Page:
What Happens When You Have A Miscarriage?

Posted By :


Miscarriage is a term used to denote the termination of pregnancy that ends on its own normally within the first 20 weeks of gestation. This potential complication or loss makes most women emotionally uncomfortable and the pregnancy loss under 20 weeks of time are regarded as a miscarriage.

Miscarriage is the most common type of pregnancy loss and studies reveal that 10-25% of all clinically recognized pregnancies will end up in miscarriage. In case of chemical pregnancies there are 50-75% chance for miscarriages. When a pregnancy is lost shortly after implantation, bleeding occurs at time of her expected period.

Most miscarriages occur during the first 13 weeks of pregnancy and is referred as an unfortunate event some women may face during their pregnancy period. The types of miscarriage, treatments for each, and statistics for the chances may vary from person to person.

Why do miscarriages occur?

The cause of miscarriage cannot be identified and the reason may vary from one pregnancy case to other. The most common cause of miscarriage during the first trimester is chromosomal abnormality. This may be due to the cause of a damaged egg or sperm cell or due to a problem that the zygote went through the division process.

Other causes for miscarriage include:

  • Hormonal problems, infections or maternal health problems
  • Lifestyle issues. Subjected to smoking, drug use, malnutrition, excessive caffeine and exposure to radiation or toxic substances can increase the risks of miscarriage.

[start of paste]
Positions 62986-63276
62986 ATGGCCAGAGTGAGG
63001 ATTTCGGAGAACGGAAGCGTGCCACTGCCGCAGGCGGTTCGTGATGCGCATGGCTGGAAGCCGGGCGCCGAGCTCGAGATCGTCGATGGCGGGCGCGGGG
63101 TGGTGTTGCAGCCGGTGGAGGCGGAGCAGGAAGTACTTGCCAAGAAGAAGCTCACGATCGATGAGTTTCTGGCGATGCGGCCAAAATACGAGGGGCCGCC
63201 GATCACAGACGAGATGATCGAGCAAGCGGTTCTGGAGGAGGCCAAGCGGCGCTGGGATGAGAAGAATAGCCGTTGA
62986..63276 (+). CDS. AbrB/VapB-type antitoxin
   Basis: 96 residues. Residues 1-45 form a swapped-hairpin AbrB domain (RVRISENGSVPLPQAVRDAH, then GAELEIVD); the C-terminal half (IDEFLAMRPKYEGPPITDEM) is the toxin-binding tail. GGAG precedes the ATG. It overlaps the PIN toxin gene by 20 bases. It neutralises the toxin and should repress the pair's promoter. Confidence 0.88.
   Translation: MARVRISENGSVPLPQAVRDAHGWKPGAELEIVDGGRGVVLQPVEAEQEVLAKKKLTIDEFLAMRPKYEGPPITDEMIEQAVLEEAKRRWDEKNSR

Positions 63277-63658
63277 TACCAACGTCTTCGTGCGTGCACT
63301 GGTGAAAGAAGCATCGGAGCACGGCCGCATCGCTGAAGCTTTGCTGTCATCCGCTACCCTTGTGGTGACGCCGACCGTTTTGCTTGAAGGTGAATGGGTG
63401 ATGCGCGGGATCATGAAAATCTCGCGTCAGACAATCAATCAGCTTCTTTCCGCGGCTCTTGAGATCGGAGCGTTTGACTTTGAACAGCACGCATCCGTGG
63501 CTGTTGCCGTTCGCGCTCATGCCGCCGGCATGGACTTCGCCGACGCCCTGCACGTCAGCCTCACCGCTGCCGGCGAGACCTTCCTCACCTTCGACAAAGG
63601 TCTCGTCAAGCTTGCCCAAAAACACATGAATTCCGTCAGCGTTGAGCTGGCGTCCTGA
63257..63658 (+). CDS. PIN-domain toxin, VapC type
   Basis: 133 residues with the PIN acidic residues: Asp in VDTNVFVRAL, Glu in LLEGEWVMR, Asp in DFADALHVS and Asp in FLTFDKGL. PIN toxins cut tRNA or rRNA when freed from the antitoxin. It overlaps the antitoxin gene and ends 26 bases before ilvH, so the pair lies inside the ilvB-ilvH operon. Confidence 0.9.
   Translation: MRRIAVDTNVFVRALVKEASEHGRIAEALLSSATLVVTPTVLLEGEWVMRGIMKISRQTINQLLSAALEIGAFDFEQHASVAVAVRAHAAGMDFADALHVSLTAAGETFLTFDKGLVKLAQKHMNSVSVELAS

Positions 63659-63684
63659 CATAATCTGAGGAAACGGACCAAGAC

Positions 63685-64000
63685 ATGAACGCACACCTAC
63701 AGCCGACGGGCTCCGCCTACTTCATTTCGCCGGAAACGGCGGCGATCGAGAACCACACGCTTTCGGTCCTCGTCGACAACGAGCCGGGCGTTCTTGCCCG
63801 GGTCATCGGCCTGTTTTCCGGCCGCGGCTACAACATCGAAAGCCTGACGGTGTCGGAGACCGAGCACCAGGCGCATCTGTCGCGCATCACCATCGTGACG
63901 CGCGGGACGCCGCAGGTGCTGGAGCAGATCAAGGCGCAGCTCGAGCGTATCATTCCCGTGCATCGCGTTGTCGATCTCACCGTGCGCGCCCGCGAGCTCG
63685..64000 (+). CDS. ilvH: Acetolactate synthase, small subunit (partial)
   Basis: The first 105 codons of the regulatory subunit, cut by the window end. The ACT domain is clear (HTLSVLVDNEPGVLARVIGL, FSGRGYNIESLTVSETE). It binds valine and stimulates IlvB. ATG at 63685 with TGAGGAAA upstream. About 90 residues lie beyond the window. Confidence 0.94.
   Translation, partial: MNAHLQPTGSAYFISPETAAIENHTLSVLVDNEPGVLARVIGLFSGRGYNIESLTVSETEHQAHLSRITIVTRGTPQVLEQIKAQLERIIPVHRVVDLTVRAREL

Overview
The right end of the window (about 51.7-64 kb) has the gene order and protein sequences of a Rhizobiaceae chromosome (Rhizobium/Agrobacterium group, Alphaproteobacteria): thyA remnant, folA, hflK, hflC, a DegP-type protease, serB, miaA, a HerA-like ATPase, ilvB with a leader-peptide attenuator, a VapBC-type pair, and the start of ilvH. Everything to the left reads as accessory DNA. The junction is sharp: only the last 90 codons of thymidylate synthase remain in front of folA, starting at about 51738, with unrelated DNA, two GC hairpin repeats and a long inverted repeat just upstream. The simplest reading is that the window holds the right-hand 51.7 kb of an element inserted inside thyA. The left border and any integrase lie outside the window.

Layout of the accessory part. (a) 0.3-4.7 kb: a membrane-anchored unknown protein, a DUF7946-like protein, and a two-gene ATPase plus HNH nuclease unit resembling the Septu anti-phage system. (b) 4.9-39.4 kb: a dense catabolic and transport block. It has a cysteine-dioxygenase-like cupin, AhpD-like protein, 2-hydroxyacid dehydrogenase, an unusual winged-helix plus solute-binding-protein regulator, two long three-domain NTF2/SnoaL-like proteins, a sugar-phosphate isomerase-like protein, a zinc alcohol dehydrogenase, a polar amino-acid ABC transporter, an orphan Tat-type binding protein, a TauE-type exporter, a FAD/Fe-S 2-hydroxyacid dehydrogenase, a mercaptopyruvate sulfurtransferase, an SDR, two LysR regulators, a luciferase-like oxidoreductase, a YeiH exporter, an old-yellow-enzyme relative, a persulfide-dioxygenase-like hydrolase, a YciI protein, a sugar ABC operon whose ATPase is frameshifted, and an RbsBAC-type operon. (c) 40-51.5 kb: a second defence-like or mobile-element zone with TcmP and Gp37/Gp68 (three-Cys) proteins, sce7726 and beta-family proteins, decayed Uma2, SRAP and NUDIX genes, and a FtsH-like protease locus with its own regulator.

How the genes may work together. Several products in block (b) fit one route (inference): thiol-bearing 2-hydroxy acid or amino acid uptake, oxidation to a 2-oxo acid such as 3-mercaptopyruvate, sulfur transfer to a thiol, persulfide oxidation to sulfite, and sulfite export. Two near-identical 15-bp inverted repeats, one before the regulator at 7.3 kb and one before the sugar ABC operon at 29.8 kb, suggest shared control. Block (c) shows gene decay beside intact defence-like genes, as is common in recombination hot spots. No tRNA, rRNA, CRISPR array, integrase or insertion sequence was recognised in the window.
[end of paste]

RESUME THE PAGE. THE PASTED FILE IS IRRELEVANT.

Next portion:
• Improper implantation of the egg into the uterine lining
  • Maternal age
  • Maternal trauma

Factors such as sex, moderate exercise and working outside the home can also be considered as the reasons of the miscarriage. However, these are not proven factors and studies are still under progress.

What are the chances of having a Miscarriage?

The chances of having a miscarriage for normal women can range from 10-25%, and is between 15-20% in case of healthy women.

  • The increase in maternal age is proportional to risks of having a miscarriage.
  • Women under the age of 35 yrs old have about a 15% chance of miscarriage
  • Women of 35-45 yrs old have a 20-35% chance of miscarriage
  • Women over the age of 45 do have a 50% chance of miscarriage
  • A woman who has had a previous history of miscarriage has a 25% chance of having another.

What are the Warning signs of Miscarriage?

Contact the healthcare provider, if you experience any or all of these symptoms,

  • Mild to severe back pain
  • Weight loss
  • White-pink mucus
  • True contractions
  • Brown or bright red bleeding with or without cramps
  • Tissue with clot like material passing from the vagina
  • Sudden decrease in signs of pregnancy


Different types of Miscarriage

Miscarriage is not a single event, but a process including different stages or types of miscarriage. Different types of miscarriage in medical terms include:

Threatened Miscarriage: In some cases of early pregnancy, uterine bleeding will be accompanied by cramping or lower backache and the cervix remains closed. This bleeding may often the result in implantation.